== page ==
Poco allegretto
Becoming Whole

Take Five

The 33rd post in my cd collection series.

My more serious acquaintance with jazz began in the late nineties when I would attend jazz nights at the favourite local coffee shop in Shawnee, Oklahoma.  The coffee shop went by various names over the years as it changed hands, but it was a regular hangout throughout my college and grad school days.  It felt very grown-up to hang out at a coffee shop with cool music playing.

I liked the jazz music, but was ignorant of it, so I was quite excited when Ken Burns announced the upcoming Jazz documentary series on PBS.  I would use that series to introduce me to the genre, its history, and major stars and movements.  Once the series was over, I began to collect the major works of the genre and others that I'd really liked from the TV show.  So, as this blog series continues, you'll see more of those jazz greats appearing (I've already written about Louis Armstrong).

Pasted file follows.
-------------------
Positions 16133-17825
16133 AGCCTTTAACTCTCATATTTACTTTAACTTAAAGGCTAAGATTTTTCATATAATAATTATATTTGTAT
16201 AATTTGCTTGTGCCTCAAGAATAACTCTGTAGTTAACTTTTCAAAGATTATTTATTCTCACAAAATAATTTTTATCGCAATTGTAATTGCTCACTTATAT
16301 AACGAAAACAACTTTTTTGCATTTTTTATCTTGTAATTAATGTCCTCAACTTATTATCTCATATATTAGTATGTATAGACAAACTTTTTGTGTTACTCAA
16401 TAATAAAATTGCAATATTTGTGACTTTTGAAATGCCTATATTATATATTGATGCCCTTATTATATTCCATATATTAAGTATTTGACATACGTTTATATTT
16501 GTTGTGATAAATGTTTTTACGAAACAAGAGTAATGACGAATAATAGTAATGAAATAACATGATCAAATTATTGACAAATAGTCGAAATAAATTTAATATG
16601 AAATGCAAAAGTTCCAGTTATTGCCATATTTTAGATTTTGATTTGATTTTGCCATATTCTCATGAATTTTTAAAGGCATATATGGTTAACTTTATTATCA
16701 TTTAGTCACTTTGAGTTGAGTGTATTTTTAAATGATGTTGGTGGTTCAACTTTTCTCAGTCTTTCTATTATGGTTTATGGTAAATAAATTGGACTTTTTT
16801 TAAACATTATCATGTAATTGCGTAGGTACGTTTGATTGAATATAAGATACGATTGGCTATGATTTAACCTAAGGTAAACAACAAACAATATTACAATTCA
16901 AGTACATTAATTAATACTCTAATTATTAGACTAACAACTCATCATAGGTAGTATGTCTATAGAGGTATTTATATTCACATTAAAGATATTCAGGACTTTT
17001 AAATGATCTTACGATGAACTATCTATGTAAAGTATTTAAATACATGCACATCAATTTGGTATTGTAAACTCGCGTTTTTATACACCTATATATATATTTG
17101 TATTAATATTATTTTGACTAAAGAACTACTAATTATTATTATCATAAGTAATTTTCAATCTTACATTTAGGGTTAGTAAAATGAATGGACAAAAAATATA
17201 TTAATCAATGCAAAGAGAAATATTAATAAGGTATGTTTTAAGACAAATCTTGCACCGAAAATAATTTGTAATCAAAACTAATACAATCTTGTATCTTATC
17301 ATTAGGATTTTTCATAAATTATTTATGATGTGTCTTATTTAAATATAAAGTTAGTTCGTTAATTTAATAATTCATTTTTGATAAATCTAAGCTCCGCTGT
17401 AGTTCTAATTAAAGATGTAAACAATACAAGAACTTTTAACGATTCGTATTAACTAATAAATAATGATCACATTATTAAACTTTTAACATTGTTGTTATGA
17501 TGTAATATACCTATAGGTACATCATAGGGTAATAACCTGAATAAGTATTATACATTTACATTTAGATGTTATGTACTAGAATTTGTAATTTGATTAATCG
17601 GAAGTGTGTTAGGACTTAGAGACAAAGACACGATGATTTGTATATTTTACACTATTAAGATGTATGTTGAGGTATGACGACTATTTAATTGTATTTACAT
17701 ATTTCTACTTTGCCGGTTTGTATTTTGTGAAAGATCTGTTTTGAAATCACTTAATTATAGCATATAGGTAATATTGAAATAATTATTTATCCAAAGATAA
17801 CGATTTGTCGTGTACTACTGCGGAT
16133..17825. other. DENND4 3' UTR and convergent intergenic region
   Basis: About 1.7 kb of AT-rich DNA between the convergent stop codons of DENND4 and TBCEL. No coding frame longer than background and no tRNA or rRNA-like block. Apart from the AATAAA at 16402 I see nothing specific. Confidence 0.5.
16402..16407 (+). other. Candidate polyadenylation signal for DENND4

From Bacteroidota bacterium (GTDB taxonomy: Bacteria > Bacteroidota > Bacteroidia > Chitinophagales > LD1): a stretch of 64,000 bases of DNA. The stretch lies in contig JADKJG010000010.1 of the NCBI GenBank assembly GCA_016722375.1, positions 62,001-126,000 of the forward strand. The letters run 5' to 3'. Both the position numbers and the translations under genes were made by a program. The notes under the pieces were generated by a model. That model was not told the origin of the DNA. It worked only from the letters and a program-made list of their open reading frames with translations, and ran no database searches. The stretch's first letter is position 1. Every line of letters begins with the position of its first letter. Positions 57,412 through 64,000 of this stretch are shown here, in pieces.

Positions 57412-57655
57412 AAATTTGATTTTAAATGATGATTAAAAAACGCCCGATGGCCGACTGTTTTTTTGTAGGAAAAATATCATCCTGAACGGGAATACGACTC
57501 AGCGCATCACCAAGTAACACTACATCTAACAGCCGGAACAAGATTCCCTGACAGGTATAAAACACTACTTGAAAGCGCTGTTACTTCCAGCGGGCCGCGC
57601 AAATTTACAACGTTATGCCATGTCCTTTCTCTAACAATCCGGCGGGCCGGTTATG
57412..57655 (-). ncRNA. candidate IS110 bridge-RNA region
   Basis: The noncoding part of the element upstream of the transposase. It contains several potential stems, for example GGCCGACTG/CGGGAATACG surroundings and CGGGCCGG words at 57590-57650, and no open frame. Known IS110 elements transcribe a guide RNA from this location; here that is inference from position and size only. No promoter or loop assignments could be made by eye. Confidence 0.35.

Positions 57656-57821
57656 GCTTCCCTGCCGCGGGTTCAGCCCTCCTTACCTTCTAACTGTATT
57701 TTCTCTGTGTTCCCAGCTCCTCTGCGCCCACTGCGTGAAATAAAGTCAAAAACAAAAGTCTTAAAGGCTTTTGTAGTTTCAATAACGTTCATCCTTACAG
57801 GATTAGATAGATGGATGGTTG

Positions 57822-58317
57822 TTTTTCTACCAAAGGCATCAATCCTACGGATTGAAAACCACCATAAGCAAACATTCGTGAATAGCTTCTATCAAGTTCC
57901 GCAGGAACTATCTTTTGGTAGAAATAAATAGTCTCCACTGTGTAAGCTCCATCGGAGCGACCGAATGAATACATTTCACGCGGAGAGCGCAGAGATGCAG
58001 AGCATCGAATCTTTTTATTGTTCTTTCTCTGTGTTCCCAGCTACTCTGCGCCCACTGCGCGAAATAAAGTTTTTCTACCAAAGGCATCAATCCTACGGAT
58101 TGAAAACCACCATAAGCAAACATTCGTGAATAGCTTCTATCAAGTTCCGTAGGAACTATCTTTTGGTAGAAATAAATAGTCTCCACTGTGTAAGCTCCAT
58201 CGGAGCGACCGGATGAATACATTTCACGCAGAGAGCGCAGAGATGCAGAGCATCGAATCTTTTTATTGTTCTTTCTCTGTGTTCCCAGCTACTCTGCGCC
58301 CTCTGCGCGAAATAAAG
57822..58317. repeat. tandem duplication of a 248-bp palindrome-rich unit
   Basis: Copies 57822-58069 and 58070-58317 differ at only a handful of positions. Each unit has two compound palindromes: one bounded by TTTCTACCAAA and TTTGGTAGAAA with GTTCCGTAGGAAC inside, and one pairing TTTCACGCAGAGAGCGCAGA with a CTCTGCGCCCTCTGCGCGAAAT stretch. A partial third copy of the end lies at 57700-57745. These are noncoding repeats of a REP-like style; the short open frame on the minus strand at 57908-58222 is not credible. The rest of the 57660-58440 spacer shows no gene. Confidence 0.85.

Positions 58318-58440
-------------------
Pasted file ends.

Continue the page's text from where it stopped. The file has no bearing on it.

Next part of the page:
One of the albums I bought after the Ken Burns documentary was Time Out by The Dave Brubeck Quartet.

Take five

Time Out includes "Take Five" the biggest-selling jazz single of all time.  Here is the description on Wikipedia:

Written in the key of E-flat minor, it is famous for its distinctive two-chord piano vamp; catchy blues-scale saxophone melody; imaginative, jolting drum solo; and use of the unusual quintuple (5/4) time, from which its name is derived.

Just listen to this fantastic piece of music: 


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